Wednesday, November 2, 2011
The House Energy and Commerce Committee is poised to seek a subpoena for White House documents related to Solyndra. The Republican-controlled Committee will meet Thursday morning at 9:00 a.m., when it is expected to approve a resolution authorizing the subpoena to White House Chief of Staff Bill Daley and VP Chief of Staff Bruce Reed. The meeting will be webcast live here.
The last time we covered congressional subpoenas to the White House, a Democrat-controlled House Judiciary Committee issued a subpoena to former White House Counsel Harriet Miers and Chief of Staff Josh Bolton in the Bush administration--and then sued to enforce them. The district court ruled in Committee on the Judiciary v. Miers and Bolton that Miers and Bolton did not enjoy absolute immunity, but that they may assert executive privilege to specific questions, "where appropriate."
The Committee's action on Thursday will raise some of the same issues, although there's no indication that the White House will claim a sweeping absolute privilege. Counsel to the President Kathryn H. Ruemmler said it this way, in her first response to the Committee's request for the documents:
Your most recent request for internal White House communications from the first day of the current Administration to the present implicates longstanding and significant institutional Executive Branch confidentiality interests. Encroaching upon these important interests is not necessary, however, because the agency documents the Committee has request, which include communications with the White House, should satisfy the Committee's stated objective--to "understand the involvement of the White House in the Review of the Solyndra loan guarnatee and the Administration's support of this guarantee."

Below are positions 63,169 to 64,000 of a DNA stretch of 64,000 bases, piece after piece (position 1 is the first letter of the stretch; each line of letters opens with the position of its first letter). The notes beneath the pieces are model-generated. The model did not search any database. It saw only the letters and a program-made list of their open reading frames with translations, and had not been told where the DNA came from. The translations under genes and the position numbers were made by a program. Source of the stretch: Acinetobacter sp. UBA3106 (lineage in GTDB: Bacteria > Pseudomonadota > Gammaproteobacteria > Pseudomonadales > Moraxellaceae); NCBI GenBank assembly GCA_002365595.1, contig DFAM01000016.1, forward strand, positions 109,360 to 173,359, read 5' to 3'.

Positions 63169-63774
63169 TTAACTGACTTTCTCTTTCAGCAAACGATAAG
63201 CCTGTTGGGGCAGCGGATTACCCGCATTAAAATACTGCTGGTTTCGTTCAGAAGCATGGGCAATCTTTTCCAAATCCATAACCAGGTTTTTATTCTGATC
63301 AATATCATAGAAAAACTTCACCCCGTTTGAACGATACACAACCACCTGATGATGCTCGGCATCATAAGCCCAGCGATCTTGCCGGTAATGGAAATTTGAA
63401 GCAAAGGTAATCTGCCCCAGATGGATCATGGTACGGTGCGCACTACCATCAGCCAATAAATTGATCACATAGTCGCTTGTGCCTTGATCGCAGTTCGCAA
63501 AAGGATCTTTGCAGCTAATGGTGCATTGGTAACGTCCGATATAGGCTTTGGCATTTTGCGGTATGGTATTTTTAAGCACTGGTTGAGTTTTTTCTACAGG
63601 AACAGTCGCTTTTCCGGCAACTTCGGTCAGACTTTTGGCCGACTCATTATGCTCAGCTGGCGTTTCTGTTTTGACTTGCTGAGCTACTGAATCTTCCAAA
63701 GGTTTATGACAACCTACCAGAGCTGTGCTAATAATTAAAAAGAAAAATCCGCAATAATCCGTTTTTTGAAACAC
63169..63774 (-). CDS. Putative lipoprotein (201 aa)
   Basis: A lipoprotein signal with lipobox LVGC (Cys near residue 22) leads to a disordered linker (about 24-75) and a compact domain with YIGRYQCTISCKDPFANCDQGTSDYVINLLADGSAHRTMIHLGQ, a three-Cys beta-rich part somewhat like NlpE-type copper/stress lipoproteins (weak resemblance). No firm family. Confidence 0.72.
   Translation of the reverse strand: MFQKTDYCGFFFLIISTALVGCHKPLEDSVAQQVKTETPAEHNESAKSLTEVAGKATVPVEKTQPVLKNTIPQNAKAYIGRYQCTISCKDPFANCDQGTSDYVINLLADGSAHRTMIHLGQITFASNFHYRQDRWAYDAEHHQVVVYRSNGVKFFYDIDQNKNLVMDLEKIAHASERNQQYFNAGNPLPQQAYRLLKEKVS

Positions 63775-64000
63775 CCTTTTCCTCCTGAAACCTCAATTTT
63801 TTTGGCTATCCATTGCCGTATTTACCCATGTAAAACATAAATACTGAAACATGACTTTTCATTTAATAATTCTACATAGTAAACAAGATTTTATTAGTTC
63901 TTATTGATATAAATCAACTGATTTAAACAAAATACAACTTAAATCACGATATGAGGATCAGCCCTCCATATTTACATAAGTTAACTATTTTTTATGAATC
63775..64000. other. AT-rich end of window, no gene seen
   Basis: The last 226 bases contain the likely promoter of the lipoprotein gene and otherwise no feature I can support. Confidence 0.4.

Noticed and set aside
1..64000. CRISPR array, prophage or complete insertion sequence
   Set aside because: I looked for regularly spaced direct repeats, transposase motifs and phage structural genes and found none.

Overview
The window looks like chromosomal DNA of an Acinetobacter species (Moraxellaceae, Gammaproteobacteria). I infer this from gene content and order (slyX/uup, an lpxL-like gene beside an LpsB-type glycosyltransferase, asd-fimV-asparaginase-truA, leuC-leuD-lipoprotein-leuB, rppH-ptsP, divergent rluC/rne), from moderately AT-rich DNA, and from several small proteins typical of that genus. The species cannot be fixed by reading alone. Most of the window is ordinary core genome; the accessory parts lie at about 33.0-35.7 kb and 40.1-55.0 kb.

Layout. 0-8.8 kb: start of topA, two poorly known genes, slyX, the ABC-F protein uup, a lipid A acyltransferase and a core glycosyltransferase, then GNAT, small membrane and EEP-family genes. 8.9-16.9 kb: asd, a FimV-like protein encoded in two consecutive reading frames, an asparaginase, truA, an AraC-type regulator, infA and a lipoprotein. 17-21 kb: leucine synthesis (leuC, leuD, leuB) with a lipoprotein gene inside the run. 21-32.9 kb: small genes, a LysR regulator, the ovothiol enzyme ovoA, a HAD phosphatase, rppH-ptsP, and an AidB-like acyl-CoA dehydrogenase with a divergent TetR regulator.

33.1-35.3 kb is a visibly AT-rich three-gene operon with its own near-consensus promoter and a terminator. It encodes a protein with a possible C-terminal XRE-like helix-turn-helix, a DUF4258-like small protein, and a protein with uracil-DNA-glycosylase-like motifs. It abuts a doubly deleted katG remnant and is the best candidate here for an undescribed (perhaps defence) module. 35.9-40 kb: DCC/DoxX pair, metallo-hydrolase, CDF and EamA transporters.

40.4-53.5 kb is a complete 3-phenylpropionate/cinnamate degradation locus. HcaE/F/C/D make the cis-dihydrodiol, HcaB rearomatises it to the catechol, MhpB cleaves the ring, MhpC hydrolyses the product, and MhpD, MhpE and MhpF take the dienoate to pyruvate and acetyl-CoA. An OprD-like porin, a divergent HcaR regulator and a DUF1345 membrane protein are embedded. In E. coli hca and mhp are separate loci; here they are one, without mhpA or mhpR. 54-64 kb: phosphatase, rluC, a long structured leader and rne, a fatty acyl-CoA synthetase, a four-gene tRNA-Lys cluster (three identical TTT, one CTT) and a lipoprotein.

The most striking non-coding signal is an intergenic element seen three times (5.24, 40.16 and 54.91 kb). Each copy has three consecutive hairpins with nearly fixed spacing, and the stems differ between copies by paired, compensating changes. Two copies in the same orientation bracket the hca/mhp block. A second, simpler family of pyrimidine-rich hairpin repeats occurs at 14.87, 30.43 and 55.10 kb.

She elaborated in her second response:
[I]t has been well established for decades that the President has a strong, constitutionally-rooted interest in preserving the confidentiality of Executive Branch deliberative communications. This is especially true for White House communications because it has long been recognized that the President's advisors must be able to engage in candidate deliberations in advising and assisting the President in the discharge of his constitutional duties. Republican and Democratic administrations have sought to avoid the chilling effect that disclosure of such internal communications to Congress would have on the free and open exchange of ideas within the White House by accommodating Congressional interests in a manner that minimizes these concerns. . . .
This accommodation process, of course, requires that both branches work to accommodate each other's needs and interests.
The administration's position on executive privilege isn't nearly as strong as the absolutist position of the Bush administration in the Miers and Bolton case. Moreover, the adminstration has already turned over scores of thousands of pages of documents, including communications with the White House. And, indeed, Ruemmler's letters seem to suggest that the administration may be open to yet more accommodation.